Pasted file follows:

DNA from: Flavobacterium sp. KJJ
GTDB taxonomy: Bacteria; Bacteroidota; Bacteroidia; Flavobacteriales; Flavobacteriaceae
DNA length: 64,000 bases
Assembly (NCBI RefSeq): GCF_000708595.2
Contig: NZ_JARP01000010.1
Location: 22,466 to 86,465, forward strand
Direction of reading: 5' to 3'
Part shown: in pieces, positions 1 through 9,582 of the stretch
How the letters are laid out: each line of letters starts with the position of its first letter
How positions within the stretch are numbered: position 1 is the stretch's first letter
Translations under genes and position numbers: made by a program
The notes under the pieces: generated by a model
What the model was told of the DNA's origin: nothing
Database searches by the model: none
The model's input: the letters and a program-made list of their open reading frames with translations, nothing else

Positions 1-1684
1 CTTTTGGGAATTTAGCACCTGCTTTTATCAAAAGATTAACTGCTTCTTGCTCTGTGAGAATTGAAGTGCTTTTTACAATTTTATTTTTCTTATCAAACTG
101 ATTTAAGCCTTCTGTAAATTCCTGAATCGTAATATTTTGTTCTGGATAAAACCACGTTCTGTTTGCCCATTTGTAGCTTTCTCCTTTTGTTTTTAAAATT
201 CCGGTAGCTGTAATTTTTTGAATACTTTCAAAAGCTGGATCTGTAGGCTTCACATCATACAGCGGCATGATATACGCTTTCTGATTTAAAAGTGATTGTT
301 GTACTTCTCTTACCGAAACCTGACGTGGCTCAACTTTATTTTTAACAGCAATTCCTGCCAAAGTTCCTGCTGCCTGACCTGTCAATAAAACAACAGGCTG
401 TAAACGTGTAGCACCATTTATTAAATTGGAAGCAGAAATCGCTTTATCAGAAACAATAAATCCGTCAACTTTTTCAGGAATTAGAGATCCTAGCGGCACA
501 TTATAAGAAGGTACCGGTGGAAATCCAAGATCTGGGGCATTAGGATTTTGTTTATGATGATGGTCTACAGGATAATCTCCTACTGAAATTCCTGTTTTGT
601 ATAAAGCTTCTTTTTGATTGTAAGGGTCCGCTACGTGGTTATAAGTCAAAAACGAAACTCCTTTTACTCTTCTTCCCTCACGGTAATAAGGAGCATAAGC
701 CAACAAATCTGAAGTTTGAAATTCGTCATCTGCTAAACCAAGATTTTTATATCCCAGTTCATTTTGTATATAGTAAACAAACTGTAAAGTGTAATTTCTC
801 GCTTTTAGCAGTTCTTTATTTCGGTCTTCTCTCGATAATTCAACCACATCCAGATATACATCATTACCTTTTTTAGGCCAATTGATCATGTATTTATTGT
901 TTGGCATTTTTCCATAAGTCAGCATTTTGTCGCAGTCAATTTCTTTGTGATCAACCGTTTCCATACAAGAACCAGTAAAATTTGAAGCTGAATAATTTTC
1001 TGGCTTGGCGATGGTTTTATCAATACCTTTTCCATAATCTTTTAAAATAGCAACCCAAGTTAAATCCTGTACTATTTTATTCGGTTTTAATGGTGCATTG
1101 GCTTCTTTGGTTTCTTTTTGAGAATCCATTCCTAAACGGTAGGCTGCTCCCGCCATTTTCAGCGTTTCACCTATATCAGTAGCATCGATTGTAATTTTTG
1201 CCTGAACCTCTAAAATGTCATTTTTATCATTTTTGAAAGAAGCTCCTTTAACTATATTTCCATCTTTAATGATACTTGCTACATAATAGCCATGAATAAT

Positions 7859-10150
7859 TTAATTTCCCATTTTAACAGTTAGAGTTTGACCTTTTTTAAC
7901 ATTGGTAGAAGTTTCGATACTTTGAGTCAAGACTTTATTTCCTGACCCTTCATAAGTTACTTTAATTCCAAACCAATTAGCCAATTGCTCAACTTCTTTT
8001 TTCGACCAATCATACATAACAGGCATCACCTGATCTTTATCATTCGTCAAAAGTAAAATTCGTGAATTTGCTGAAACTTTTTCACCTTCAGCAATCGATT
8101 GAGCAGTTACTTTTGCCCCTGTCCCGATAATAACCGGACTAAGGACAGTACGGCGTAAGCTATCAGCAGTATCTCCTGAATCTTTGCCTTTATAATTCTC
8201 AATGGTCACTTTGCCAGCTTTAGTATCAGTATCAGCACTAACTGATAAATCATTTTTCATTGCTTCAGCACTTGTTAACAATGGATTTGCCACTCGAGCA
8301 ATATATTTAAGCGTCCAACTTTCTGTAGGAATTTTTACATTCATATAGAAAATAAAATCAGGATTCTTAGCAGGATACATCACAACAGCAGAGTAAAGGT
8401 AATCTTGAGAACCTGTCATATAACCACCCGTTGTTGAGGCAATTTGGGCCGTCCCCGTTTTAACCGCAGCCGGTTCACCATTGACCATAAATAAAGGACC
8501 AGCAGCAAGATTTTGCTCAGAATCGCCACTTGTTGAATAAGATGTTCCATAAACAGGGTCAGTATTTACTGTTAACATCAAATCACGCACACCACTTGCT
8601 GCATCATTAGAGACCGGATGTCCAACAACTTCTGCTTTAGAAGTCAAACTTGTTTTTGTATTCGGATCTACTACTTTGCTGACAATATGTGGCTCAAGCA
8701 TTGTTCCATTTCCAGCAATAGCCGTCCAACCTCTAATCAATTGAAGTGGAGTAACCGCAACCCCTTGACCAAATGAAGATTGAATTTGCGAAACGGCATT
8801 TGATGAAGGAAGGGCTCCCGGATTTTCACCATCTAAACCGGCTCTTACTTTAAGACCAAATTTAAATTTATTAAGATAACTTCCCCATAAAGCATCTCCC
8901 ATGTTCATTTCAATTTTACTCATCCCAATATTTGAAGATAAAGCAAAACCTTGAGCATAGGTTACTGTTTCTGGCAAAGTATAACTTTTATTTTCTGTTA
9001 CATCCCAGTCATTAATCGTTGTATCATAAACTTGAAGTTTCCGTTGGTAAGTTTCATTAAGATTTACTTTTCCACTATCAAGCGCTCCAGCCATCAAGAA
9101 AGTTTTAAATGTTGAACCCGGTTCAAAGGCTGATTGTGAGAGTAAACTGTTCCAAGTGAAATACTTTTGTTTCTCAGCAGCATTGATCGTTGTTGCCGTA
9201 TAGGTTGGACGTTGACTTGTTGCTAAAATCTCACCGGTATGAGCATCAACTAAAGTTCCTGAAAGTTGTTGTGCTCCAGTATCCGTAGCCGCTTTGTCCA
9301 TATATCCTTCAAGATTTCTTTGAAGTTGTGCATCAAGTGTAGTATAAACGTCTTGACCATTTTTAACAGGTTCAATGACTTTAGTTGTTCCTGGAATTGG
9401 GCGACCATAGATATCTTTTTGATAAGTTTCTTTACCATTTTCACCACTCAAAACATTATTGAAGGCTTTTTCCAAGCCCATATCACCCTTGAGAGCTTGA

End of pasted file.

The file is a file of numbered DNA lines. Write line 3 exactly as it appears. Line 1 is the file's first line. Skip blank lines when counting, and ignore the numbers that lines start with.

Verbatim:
DNA length: 64,000 bases